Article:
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Being his father's favorite son, unlike his brothers who had to toil in the lands, he led a life of ease, playing the flute ('Wanjhli'/'Bansuri').After a quarrel with his brothers over land, Ranjha leaves home.Shah states that the story has a deeper meaning, referring to the unrelenting quest that man has towards God.Heer is an extremely beautiful woman, born into a wealthy family of the Sial Tribe in Jhang which is now Punjab, Pakistan and her caste is Kharal or Kharral Jatt. Ranjha (whose first name is Dheedo; Ranjha is the surname,his caste is Ranjha[Jatt]), a Jat of the Ranjha tribe, is the youngest of four brothers and lives in the village of Takht Hazara, Pakistan by the river Chenab.The opposite of the Anuloma, called the Pratiloma was not allowed in the ancient Indian society.However, the Vedas cite an example where one such exception was allowed when the daughter of Sage Shukracharya, Devayani was allowed to marry a Kshatriya king (lower caste compared to Brahmanas in the Indian caste system) named Yayati.In contrast, 90 percent of men felt that "As my status increases, my pool of acceptable partners increases".Gilles Saint-Paul (2008) argued that, based on mathematical models, human female hypergamy occurs because women have greater lost mating opportunity costs from monogamous mating (given their slower reproductive rate and limited window of fertility), and thus must be compensated for this cost of marriage.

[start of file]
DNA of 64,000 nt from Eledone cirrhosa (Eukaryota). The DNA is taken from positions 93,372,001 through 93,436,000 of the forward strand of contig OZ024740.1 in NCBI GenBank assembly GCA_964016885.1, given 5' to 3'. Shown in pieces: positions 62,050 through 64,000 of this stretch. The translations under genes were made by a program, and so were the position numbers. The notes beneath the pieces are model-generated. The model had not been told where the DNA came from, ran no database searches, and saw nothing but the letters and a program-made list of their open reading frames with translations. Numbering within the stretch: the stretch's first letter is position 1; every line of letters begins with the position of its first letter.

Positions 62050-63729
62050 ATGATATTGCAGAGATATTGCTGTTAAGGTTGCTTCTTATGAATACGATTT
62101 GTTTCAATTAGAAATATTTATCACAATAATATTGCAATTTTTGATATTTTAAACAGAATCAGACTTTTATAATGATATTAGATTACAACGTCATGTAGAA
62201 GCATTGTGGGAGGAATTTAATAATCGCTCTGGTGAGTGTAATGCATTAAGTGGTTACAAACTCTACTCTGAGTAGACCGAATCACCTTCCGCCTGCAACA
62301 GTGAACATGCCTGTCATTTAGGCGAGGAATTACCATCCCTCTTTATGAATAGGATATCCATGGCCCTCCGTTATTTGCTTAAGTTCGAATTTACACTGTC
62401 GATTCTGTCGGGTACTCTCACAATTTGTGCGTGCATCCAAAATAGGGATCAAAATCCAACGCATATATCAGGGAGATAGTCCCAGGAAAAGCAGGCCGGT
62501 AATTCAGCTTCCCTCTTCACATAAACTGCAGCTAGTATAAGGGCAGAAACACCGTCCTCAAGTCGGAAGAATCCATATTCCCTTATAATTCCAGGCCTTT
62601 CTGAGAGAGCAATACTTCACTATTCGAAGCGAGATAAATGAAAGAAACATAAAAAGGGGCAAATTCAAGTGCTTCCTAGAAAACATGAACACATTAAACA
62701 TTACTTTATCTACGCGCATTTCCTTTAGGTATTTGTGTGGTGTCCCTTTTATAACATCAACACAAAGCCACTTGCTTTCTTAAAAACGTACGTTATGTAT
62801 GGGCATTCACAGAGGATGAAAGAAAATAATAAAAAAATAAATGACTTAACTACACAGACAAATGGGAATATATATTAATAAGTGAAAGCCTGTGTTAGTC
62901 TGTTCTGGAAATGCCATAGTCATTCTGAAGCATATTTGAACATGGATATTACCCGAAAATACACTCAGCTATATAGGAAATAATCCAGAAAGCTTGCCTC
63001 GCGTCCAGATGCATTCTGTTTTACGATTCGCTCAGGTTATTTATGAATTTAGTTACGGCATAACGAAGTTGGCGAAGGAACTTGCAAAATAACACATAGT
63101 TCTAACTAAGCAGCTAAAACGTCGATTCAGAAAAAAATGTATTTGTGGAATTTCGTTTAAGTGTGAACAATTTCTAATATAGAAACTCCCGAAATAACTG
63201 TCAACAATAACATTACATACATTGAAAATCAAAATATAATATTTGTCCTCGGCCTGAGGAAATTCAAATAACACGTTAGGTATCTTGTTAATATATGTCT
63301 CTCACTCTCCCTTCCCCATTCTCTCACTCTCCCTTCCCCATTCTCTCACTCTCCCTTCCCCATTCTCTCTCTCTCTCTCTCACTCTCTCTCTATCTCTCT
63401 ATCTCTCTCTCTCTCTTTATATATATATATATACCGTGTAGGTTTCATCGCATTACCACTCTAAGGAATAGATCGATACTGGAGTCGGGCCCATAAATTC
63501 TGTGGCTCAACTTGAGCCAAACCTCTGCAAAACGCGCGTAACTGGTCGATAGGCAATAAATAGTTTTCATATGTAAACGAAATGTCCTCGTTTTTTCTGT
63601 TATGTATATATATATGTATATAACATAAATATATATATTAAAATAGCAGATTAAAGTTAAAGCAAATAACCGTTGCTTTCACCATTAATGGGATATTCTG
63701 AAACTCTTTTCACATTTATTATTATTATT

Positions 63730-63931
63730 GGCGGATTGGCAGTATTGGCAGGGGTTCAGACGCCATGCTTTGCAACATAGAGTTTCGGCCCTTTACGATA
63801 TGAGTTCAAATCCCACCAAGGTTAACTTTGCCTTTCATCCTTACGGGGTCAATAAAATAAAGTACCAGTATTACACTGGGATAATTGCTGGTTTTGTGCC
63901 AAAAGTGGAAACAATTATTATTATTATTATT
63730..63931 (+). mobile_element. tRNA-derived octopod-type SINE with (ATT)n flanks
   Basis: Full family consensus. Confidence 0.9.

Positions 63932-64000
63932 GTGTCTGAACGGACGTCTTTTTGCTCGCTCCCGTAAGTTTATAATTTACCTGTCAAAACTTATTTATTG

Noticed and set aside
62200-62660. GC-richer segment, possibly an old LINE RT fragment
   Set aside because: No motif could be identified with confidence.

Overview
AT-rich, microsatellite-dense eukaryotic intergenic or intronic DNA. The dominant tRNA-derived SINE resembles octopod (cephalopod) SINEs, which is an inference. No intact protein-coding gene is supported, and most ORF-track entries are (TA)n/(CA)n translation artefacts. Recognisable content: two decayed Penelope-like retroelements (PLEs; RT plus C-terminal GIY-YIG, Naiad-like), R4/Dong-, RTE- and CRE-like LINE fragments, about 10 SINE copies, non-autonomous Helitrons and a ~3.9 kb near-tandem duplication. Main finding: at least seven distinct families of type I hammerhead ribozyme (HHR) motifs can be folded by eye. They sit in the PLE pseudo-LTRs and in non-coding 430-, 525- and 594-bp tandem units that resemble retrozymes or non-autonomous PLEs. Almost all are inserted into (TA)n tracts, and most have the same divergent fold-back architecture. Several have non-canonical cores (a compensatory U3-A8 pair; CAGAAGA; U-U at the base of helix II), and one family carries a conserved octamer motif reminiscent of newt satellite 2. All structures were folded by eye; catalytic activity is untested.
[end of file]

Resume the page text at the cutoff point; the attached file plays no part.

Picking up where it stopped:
Overall, hypergamy has the potential to advantage lower-status women economically and socially the most, since they marry into a higher status and the dowry becomes part of their marital wealth.
This occurs at the cost of less-desirable, higher-status women (by removing high-status men from their mating pool, from which social constraints and economic disincentives already exclude lower-status men).
Lower-status men are disadvantaged the most (by removing lower-status women from their mating pool, from which social constraints and economic incentive structures already exclude higher-status women).
They argue that as societies shift towards becoming more gender-equal, women's mate selection preferences will shift as well.
Some research supports that theory, including a 2012 analysis of a survey of 8,953 people in 37 countries, which found that the more gender-equal a country, the likelier male and female respondents were to report seeking the same qualities as each other rather than different ones.